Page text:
Is there a scientific formula for funny?

A Neuroscientist and a Comedian Walk Into a Bar: Humor in the Brain

Where does humor reside in the brain? All over.
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Humans are a pretty laugh-happy group. A professor at the University of Western Ontario calculated that the average person chuckles, guffaws or snickers 17.5 times per day [source: Gottleib]. How does that laughter happen? What buttons does a comment or comedic situation need to push in order to coax a cackle? Thanks to functional magnetic resonance imaging (fMRI) technology, neurologists have a pretty good idea of how the brain finds something funny.

A team of scientists at Dartmouth hooked study participants up to an fMRI machine and watched what lit up during episodes of "Seinfeld" and "The Simpsons". Although the people might not have laughed out loud at Kramer's antics or Bart's sassy responses, the fMRI provide a sneak peek into how we process comedic material. In that experiment, the researchers detected a two-part detection and appreciation process. Joke detection occurred in the left inferior frontal and posterior temporal cortices on the left side of the brain [source: Krakovsky]. The left side of the brain helps us sort through novel or unexpected information and cross-reference it to information already stored in our memories. Going back to the incongruity theory mentioned earlier, this brain function helps us make sense of situational contrasts and their unexpected resolutions -- i.e., the jokes. Once our brains process the content of the joke, the appreciation happens in the insular cortex and amygdala, which help regulate our emotions [source: Krakovsky].


Similar MRI and fMRI experimentation indicates that verbal jokes and pratfalls require preliminary language processing, although different types involve different brain areas in the left hemisphere. For example, semantic jokes characterized by incongruity and resolution ("How do you keep an elephant from charging? Take away his credit card.") activate the temporal lobe that helps our brains sort through ambiguous or contrasting information and outcomes [source: Burne]. Meanwhile, puns energize Broca's area, the brain's language control center [source: Burne]. Well-known jokes of the "Guy walks in a bar…" variety jolt the brain's frontal lobe, which is associated with higher cognitive functioning. A separate study also found that frontal lobe damage impairs people's ability to understand punch lines, causing those patients to prefer lower-brow slapstick comedy [source: University of Toronto].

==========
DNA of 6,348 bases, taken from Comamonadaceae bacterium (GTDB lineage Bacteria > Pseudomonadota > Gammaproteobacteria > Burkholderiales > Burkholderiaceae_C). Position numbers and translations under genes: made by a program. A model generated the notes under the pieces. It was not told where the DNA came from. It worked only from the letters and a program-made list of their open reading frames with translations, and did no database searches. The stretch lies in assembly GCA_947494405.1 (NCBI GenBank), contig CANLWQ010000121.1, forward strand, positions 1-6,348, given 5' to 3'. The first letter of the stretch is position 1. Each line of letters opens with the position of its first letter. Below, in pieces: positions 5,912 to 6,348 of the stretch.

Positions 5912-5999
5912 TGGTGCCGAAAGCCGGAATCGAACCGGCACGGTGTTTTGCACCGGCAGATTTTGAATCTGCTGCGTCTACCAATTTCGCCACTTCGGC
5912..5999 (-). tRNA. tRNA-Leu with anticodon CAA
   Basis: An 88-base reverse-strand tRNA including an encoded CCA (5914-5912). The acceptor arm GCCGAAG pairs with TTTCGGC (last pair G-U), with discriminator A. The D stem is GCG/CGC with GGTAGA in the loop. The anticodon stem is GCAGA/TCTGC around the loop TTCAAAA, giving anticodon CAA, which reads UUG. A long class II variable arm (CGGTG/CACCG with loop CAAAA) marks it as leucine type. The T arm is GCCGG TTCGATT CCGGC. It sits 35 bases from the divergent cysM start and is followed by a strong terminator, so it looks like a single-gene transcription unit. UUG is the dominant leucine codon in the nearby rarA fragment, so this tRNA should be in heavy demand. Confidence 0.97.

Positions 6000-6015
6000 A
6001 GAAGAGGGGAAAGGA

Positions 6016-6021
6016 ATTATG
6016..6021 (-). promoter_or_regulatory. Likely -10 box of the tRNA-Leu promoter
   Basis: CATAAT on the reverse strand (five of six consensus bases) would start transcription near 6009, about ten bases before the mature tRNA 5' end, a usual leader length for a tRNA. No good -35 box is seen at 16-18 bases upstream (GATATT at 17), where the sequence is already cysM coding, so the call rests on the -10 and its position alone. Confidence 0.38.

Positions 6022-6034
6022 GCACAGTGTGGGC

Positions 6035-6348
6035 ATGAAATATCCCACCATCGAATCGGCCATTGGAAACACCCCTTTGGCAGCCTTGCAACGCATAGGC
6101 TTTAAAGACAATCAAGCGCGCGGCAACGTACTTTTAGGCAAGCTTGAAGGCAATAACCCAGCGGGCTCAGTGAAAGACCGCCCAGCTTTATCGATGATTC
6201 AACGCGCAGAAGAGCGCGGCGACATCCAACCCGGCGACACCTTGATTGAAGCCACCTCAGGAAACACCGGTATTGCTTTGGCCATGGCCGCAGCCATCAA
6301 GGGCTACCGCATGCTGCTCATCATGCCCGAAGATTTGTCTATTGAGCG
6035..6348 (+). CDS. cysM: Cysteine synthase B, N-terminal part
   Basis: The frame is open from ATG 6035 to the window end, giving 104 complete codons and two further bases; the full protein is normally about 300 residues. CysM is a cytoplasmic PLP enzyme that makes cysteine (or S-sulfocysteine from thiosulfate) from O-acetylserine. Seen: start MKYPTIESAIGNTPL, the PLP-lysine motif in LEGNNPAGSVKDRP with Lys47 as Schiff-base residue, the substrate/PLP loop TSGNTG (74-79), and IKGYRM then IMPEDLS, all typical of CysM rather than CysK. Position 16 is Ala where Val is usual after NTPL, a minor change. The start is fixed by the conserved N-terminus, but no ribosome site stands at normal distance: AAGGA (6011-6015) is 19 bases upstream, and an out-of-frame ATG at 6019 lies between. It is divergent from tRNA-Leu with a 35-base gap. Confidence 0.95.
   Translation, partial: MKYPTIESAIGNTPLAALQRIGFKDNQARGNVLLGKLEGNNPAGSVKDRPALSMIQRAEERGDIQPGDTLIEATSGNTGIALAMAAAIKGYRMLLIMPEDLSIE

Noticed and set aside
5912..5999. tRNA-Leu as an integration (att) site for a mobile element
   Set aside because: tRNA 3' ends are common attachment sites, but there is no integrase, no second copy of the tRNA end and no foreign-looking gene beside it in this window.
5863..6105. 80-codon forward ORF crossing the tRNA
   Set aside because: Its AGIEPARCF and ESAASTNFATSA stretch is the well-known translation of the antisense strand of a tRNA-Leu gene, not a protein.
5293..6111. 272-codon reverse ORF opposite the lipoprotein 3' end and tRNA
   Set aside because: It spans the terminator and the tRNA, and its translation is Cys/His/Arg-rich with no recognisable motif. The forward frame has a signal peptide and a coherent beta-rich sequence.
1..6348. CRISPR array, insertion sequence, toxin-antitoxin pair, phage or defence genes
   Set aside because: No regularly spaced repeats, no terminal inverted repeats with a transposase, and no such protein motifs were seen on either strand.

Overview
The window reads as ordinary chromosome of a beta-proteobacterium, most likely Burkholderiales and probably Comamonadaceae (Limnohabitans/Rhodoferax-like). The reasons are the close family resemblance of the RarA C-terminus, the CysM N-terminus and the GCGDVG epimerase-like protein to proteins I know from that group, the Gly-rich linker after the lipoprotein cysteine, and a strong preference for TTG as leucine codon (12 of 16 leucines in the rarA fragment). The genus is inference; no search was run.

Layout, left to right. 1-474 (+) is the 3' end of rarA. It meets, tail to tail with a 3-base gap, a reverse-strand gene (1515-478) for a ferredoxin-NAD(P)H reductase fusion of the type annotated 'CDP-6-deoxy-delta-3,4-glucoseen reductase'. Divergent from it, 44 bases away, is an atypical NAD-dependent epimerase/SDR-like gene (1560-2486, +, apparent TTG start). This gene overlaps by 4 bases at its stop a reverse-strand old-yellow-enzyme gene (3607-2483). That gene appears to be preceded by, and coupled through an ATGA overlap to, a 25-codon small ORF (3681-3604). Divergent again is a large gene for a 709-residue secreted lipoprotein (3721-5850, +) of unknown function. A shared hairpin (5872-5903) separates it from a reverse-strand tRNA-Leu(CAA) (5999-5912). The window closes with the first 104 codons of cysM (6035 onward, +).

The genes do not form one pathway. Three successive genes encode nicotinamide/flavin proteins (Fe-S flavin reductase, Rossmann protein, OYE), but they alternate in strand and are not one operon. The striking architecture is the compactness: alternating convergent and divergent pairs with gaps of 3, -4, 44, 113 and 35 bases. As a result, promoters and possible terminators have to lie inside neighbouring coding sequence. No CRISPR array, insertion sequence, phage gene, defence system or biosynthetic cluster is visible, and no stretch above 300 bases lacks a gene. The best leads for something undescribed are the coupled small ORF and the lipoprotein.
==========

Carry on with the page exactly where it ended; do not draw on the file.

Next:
After this mental workout, our brains offer a reward for enjoying a punch line. If something tickles our funny bones, our brains deliver shots of pleasure-inducing dopamine, via the amygdala [source: WebMD]. That dopamine link also explains why it's hard to laugh at anything when we're down in the dumps. When the mesolimbic reward system turns off the dopamine valve, our moods and senses of humor tend to diminish in suit. But when we do crack up, neurons called spindle cells further assist in the funny-making monkey business by transmitting the delighted emotion across the brain [source: Lehrer].

Given these neurological patterns, finding that secret algorithm for funny might seem like a no-brainer. Figure out what elements -- two guys walking into a bar, a chicken crossing a road, a knock-knocking at a door -- delight these brain regions and create comedy gold from there. But one interesting finding in the neurology of humor indicates why the scientific formula for funny probably doesn't exist.

A 2004 study from Washington University School of Medicine compared the brain's humor pathways among male and female participants. The fMRI scans revealed that both sexes exhibited similar action in the temporal lobes as their brains sorted through semantic knowledge and processed the language to find the funny [source: Azim et al]. However, female brains spend more time picking apart the verbiage and derived a more potent mesolimbic -- a.k.a. reward -- response when they hit the punch line. That small-scale study hinted that men and women possess distinct, gender-related funny meters. While women might not laugh at a joke as quickly as men, they'll laugh harder when they're genuinely amused [source: Azim et al].